Maracuja

Maracuja

  • +Description

    Maracuja is a member of the Passiflora and is therefore related to passion fruit. The fruit grows on a climbing-plant. The skin is leathery and greenish to yellow. The fruit contains a orange/yellow, jelly-like pulp with a scattering of black edible seeds. Maracuja has a sweet but, milder flavour than passion fruit.

  • +Availability

    Jan Feb Mar Apr May Jun Jul Aug Sep Oct Nov Dec
    Available Available Available Available Available Available Available Available Available Available Available Available

    Maracujas are available from Colombia

  • +Main nutrients

    Calcium, Iron, Vitamin A and C.

Main varieties

  • Maracuja

    Maracuja

    Maracuja is low in calories and high in vitamins. The fruit is believed to promote strong bones and provide energy.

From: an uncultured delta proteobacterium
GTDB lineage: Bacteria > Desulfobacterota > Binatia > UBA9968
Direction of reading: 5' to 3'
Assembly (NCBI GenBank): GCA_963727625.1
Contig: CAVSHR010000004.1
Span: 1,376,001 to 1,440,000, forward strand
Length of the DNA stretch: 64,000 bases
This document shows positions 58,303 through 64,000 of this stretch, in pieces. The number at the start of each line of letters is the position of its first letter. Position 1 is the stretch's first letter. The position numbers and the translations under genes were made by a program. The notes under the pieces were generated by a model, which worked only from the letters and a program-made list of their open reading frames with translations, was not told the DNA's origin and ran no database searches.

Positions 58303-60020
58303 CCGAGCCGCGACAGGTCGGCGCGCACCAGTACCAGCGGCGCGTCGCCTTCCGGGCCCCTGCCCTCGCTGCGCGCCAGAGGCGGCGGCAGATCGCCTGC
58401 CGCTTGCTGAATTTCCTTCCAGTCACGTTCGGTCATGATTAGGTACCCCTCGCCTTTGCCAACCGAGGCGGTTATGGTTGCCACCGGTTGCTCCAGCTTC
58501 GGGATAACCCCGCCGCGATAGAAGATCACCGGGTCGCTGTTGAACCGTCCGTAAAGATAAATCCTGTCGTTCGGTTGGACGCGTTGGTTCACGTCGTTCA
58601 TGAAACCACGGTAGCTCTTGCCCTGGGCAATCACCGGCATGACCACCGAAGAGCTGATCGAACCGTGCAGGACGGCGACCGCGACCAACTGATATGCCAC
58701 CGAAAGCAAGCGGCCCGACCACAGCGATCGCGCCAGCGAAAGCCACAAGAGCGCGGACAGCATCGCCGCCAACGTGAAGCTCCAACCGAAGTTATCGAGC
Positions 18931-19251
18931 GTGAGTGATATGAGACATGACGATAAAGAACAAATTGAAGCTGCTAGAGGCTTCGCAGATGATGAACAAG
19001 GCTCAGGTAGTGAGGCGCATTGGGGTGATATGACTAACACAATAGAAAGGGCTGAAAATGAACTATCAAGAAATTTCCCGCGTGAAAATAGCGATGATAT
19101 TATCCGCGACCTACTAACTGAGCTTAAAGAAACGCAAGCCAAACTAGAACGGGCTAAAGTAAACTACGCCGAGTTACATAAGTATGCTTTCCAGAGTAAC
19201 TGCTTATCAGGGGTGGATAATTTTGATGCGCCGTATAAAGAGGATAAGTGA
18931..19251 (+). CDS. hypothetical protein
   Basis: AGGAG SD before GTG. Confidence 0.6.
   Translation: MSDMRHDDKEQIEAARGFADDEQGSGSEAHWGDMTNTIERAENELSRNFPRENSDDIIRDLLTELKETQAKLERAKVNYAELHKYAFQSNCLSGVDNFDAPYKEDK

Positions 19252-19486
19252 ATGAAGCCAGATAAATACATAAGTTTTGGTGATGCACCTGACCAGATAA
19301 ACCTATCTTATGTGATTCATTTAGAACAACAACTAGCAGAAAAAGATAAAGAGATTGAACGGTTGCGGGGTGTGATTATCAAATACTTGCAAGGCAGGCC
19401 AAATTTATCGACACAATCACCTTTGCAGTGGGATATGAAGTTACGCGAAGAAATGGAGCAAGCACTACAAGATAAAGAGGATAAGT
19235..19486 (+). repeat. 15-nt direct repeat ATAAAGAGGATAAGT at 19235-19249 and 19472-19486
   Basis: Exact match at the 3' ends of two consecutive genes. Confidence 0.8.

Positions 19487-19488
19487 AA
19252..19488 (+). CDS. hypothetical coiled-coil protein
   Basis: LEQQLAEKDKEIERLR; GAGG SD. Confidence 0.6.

View Maracuja

Preparation

Preparation

Cut the fruit into two halves. From here, scoop out the jelly-like pulp with a tablespoon. Now it is ready to be consumed or cooked or converted into juice. The skin can not be eaten.

Consumption

Maracuja is commonly eaten by itself. However it makes a wonderful jelly, juice, pie filling or cake frosting. Seeds with the surrounding juice sacs are also often added to fruit salads.

When to eat

When the fruit is still green, it can be ripened at room temperature. Ripe maracuja is yellow and can be refrigerated for a few days.

Did you know?

  • In Brazil and Colombia the fruit sometimes grows so large that it weighs 1 kilo.
  • When the Spanish brought the maracuja to Europe the leaves were used as a sleep-inducing medicine.
  • In South America maracuja was used in native folk medicine as a sedative.